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Mathematical Knowledge and the Interplay of Practices$
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José Ferreirós

Print publication date: 2015

Print ISBN-13: 9780691167510

Published to Princeton Scholarship Online: October 2017

DOI: 10.23943/princeton/9780691167510.001.0001

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Ancient Greek Mathematics

Ancient Greek Mathematics

A Role for Diagrams

Chapter:
(p.112) 5 Ancient Greek Mathematics
Source:
Mathematical Knowledge and the Interplay of Practices
Author(s):

José Ferreirós

Publisher:
Princeton University Press
DOI:10.23943/princeton/9780691167510.003.0005

This chapter focuses on the ancient Greek tradition of geometrical proof in light of recent studies by Kenneth Manders and others. It advances the view that the borderline of elementary mathematics is strictly linked with the adoption of hypotheses. To this end, the chapter considers Euclidean geometry, which elaborates on both the problems and the proof methods based on diagrams. It argues that Euclidean geometry can be understood as a theoretical, idealized analysis (and further development) of practical geometry; that by way of the idealizations introduced, Euclid's Elements builds on hypotheses that turn them into advanced mathematics; and that the axioms or “postulates” of Book I of the Elements mainly regiment diagrammatic constructions, while the “common notions” are general principles of a theory of quantities. The chapter concludes by discussing how the proposed approach, based on joint consideration of agents and frameworks, can be applied to the case of Greek geometry.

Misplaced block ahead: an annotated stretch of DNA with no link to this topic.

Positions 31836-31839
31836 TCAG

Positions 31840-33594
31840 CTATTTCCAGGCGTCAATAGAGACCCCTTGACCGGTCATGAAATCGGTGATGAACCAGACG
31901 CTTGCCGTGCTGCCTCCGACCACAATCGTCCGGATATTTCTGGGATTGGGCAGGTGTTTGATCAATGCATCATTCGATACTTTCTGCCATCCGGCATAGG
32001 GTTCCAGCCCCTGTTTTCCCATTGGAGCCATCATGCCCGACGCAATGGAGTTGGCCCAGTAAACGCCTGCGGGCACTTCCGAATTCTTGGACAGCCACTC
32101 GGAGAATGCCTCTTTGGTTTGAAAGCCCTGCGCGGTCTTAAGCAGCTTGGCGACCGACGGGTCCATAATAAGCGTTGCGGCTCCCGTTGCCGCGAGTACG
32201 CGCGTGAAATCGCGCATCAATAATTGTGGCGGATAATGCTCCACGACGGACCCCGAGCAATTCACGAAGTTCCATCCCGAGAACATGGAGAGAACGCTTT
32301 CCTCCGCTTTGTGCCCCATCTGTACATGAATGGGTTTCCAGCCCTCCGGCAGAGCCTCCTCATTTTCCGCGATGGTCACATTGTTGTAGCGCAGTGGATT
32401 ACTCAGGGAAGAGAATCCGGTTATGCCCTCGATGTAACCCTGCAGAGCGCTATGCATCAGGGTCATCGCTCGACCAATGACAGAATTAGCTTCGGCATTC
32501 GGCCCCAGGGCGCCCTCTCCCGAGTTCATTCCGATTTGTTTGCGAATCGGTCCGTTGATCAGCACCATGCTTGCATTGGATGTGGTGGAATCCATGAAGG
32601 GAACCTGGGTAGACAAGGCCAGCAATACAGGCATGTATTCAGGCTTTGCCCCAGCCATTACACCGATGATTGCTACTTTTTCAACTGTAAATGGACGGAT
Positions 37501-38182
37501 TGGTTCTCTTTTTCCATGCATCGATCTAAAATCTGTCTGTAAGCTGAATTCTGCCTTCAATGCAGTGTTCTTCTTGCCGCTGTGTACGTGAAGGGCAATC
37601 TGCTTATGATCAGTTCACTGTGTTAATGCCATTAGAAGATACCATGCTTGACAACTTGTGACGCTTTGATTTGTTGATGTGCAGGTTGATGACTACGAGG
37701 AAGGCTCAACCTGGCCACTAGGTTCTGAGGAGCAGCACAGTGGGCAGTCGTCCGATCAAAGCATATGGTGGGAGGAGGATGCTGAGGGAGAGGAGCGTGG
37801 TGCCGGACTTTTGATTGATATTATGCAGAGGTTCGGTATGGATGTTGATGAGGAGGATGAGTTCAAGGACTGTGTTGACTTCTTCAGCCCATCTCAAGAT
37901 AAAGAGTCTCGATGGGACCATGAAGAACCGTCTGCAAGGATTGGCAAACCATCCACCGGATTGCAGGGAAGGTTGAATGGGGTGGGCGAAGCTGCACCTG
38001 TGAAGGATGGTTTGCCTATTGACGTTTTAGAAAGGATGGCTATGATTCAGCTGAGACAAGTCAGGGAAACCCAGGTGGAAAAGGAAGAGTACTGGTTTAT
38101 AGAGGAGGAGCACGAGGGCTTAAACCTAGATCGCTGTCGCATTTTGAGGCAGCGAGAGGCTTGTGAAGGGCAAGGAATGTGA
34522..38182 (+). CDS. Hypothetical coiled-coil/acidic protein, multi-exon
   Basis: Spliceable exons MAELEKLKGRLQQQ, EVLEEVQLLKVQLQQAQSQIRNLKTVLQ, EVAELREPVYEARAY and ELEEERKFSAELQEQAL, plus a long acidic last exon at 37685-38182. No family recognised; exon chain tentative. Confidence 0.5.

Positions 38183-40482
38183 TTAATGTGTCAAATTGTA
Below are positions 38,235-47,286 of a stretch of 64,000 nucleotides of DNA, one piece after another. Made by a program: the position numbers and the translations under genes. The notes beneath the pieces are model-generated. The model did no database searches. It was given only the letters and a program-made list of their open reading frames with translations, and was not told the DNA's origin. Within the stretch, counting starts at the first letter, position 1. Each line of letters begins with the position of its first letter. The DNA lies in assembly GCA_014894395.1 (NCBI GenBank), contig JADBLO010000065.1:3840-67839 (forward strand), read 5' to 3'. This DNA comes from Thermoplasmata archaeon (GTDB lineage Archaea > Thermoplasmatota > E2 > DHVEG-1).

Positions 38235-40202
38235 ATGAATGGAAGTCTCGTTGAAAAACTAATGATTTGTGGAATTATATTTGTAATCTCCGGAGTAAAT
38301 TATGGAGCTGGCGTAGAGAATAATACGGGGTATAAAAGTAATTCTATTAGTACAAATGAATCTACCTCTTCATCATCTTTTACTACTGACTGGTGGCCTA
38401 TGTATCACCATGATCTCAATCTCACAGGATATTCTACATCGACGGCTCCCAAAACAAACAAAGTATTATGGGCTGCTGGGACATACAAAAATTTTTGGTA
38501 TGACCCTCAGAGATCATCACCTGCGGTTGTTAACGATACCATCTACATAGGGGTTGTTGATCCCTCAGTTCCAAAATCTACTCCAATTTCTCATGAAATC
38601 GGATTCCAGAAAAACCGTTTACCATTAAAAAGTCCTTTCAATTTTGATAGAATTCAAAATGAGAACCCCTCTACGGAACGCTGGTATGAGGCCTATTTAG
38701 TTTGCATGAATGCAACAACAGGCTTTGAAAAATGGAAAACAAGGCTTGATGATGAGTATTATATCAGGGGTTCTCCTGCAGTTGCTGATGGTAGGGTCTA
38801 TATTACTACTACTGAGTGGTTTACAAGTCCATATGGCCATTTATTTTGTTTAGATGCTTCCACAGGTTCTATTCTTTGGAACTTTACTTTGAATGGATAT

Keywords:   geometrical proof, Kenneth Manders, elementary mathematics, hypotheses, Euclidean geometry, diagrams, Elements, advanced mathematics, axioms, diagrammatic constructions

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